Hospitals look past codes to set power reliability minimums

Recent natural disasters spark proactive infrastructure upgrades

By Healthcare Facilities Today
September 13, 2013

Hospitals are beginning to look past codes to set power reliability minimums. The devastation of extended blackouts and storms in the last decade has led some of this country's largest acute care institutions to re-think their emergency power plans, asking "What is needed to maintain power beyond the existing code-mandated minimum requirements?"

Currently, NFPA 70 (National Electrical Code), Article 517 — Health Care Facilities, and NFPA 99 (Health Care Facilities Code) address minimum emergency power requirements aimed at providing public safety and patient safety during a normal power outage. The code generally covers egress lighting; the fire alarm, medical gas alarm, and public address systems; floor power for critical areas; critical ventilation; critical mechanical and medical equipment; and the like.

But, in the face of an extended crisis, today's code minimums can leave a hospital in the dark and without the tools to properly diagnose and treat new and existing patients, according to an article on Critical imaging suites for MRI and CAT scans, areas conducting non-invasive procedures, ventilation of non-critical areas, and comfort cooling, for example, are all crucial to a hospital's daily operations and its revenue generation, but beyond current code requirements for emergency power.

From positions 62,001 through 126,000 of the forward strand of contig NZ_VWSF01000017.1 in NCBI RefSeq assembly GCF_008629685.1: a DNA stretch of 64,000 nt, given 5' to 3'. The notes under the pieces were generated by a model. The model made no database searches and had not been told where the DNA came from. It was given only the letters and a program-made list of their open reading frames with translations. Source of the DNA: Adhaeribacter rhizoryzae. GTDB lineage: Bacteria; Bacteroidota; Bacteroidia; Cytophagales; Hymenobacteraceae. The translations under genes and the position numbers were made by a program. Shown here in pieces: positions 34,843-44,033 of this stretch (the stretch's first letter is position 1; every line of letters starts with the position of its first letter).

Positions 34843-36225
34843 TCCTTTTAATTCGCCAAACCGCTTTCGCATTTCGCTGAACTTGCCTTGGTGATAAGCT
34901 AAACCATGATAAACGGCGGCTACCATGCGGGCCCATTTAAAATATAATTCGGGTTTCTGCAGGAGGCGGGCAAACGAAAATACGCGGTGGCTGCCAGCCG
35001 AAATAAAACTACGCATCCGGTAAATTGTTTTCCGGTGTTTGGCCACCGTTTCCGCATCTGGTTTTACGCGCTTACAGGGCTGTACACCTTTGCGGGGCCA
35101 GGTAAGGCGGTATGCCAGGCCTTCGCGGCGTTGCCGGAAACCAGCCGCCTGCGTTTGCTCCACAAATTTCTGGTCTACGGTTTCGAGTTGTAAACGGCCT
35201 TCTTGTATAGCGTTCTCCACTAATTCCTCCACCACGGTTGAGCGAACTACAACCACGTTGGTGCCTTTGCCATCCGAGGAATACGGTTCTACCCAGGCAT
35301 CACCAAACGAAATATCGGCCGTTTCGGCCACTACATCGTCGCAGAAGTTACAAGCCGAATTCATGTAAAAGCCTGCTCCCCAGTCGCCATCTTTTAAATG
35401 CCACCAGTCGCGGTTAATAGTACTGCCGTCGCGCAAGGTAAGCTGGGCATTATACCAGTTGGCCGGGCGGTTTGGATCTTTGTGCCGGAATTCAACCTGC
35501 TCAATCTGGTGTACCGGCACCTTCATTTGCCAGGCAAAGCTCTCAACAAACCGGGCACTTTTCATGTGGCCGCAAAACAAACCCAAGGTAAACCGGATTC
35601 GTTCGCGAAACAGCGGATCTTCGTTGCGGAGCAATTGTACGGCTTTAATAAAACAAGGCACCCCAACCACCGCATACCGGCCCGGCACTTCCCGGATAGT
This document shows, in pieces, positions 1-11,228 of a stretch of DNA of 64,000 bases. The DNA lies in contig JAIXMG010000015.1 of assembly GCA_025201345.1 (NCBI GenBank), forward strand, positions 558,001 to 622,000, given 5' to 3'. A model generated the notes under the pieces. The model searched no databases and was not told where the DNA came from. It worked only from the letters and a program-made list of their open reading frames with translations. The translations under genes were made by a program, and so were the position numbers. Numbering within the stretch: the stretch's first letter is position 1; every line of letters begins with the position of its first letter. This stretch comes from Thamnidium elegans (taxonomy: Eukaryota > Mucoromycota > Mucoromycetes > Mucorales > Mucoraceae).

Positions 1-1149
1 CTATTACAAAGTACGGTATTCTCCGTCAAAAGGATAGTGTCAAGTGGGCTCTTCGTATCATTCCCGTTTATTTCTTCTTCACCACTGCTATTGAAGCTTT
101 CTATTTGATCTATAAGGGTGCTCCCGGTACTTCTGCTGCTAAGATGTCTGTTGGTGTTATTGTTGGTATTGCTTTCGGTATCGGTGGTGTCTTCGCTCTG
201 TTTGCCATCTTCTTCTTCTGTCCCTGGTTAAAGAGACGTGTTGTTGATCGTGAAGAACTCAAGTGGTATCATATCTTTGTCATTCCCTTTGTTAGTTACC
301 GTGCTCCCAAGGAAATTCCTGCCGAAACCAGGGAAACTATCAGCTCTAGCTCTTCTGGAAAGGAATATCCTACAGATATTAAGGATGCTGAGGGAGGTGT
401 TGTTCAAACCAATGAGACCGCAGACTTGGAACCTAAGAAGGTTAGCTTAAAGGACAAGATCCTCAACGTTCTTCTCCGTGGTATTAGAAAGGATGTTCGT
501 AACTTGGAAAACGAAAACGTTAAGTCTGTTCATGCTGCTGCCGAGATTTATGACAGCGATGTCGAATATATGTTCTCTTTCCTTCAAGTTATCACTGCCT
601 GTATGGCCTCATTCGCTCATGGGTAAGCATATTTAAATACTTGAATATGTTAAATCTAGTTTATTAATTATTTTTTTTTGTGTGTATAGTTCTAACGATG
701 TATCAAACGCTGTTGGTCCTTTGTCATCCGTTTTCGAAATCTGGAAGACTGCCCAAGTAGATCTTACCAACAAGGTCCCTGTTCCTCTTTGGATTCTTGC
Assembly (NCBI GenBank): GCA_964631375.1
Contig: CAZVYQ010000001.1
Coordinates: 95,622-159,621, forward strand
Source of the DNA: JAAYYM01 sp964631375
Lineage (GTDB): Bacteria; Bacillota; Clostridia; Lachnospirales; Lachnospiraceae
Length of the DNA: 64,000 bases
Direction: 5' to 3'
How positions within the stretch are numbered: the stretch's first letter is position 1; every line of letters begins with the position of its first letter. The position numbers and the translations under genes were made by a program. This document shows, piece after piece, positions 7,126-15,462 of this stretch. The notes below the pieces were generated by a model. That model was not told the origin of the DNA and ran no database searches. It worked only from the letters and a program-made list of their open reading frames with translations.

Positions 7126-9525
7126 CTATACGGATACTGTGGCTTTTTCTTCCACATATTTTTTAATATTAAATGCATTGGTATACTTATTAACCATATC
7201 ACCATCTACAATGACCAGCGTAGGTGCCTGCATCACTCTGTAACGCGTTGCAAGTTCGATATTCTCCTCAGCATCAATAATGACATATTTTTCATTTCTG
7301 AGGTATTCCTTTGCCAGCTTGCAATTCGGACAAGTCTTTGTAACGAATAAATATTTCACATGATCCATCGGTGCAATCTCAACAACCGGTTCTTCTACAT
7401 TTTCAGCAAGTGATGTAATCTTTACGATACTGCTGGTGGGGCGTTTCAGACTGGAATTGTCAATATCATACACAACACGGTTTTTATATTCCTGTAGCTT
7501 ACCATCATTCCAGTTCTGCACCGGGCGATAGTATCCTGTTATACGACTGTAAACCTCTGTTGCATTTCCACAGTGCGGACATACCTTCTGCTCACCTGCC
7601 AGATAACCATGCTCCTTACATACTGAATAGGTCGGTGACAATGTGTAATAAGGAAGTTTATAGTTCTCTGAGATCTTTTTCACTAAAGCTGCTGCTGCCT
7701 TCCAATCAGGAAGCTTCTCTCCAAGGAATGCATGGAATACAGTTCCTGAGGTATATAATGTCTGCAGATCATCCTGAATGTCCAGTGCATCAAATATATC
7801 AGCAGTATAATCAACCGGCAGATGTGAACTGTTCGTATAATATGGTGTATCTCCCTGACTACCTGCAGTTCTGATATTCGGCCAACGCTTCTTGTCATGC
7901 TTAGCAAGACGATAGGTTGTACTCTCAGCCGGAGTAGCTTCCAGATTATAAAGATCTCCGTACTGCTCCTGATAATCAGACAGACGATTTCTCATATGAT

In response to extended large-scale blackouts in New York City in the last decade, several New York City health care institutions have implemented major emergency power infrastructure upgrades. These institutions took such steps as expanding existing power plants and providing new emergency power plants, providing new campus emergency distribution systems, installing supplemental critical and equipment risers, and providing emergency power to chiller plants, HVAC equipment, imaging suites, etc. Because some of these institutions were so proactive, they were able to maintain close to normal operation during and in the aftermath of Hurricane Sandy, including handling patient overflow from other hospitals that had to shut down.

Read the article.




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